Babies who are exposed to a controversial chemical found in receipts may be more at risk of breathing difficulties in later life, research suggests.
Scientists at the Barcelona Institute for Global Health analysed urine samples from more than 2,600 expectant mothers.
They found women who had ‘high levels’ of bisphenol A (BPA) in their waste were 13 per cent more likely to have a child who wheezed. These youngsters were also more at risk of poor lung function, the results showed.
The researchers warned that lower lung function in early life makes children more vulnerable to killer lung diseases, such as COPD, in later life.
BPA – also found in cosmetics and plastic bottles – is thought to disrupt hormones and alter ‘many body functions’, including the lungs.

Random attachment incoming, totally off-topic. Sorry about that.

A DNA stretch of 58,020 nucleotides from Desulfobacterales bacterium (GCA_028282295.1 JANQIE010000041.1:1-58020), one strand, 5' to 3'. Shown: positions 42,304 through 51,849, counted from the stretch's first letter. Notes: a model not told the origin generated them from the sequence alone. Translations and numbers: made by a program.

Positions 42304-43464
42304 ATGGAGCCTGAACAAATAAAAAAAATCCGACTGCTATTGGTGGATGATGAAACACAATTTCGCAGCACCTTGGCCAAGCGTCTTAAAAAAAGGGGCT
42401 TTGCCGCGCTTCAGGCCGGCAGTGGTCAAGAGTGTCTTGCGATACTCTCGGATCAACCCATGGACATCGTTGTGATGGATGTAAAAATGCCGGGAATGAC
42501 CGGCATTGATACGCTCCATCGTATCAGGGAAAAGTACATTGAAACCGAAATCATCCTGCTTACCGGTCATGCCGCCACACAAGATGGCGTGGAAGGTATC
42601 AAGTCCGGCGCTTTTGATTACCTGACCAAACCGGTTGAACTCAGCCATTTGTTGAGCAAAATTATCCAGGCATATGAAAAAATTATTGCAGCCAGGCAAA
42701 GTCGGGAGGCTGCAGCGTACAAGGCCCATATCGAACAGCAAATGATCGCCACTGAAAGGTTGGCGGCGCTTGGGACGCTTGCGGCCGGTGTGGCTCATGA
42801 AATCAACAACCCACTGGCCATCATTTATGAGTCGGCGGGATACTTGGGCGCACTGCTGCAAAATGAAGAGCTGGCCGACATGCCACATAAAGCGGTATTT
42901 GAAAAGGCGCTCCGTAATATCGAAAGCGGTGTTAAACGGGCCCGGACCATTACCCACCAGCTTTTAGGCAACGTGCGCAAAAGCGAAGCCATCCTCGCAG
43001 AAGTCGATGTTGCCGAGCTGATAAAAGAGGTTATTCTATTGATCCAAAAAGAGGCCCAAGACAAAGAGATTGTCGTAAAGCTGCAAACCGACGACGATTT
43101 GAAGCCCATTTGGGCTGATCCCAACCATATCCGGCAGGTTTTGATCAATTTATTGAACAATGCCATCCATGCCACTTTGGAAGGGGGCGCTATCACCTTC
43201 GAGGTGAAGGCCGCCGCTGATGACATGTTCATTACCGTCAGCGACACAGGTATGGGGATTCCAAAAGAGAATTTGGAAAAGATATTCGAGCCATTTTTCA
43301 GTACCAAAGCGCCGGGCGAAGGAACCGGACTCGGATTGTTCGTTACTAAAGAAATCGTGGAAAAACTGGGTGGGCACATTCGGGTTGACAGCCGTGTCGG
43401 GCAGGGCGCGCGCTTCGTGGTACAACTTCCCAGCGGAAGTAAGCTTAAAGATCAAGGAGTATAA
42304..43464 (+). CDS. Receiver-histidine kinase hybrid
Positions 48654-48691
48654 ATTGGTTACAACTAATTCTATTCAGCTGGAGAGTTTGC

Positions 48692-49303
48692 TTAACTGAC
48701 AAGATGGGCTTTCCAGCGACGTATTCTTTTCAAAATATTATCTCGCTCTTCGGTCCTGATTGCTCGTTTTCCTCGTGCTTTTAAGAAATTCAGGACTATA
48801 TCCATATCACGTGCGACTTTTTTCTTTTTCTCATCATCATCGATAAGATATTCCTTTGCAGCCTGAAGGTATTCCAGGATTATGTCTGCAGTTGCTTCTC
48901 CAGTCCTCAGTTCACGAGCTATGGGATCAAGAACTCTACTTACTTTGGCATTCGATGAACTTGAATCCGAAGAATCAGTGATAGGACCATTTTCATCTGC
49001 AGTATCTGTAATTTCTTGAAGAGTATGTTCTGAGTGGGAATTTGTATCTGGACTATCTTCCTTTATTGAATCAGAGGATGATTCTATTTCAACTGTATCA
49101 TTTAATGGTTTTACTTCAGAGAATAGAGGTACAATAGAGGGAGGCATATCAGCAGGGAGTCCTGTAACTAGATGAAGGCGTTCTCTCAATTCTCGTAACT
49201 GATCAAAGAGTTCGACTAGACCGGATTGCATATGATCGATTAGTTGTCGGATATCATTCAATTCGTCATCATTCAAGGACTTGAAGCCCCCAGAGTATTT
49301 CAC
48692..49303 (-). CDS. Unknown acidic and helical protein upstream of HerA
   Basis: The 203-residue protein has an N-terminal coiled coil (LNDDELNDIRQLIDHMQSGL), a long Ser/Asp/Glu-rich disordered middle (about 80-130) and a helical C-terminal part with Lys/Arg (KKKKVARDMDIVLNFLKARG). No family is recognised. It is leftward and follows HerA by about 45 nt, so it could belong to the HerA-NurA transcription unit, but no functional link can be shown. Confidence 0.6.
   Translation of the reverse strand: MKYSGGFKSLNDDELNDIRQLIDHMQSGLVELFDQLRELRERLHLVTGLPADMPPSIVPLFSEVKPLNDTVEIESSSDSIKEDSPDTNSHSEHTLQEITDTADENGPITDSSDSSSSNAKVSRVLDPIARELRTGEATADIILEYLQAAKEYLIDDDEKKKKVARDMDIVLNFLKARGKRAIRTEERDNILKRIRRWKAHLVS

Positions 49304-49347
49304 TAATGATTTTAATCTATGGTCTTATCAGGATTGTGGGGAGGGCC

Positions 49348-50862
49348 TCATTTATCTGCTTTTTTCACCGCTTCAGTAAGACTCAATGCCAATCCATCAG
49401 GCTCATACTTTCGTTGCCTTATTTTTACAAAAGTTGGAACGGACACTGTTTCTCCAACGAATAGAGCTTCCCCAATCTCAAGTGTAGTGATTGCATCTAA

Babies in the womb may be particularly vulnerable due to them being less able to remove ‘toxic substances’ and their respiratory system still developing.
However, an expert has called the data ‘limited’, adding it is unclear whether it is statistically significant or ‘simply due to chance’.
BPA, which belongs to a class of chemicals called phenols, is used in the manufacturing of food containers, cans and toys to name a few.
‘Phenols are chemicals we are continuously exposed to in our daily lives and BPA is the most commonly used phenol,’ lead author Alicia Abellan said.
‘Phenols are known to be ‘endocrine disruptors’, which means they can interfere with the hormone system and consequently alter many essential body functions, including the respiratory and immune systems.
‘When babies are still in the womb, they are especially vulnerable to these substances because they have not yet established the ability to remove toxic substances, and their respiratory and immune systems are still developing.’
To assess the consequences of BPA exposure during pregnancy, the scientists looked at 2,685 pregnant women who collectively took part in eight European research projects.
Of the participants, 79 per cent had detectable levels of BPA in their urine.
Less common phenols like bisphenol S and bisphenol F were also present but to a lesser extent.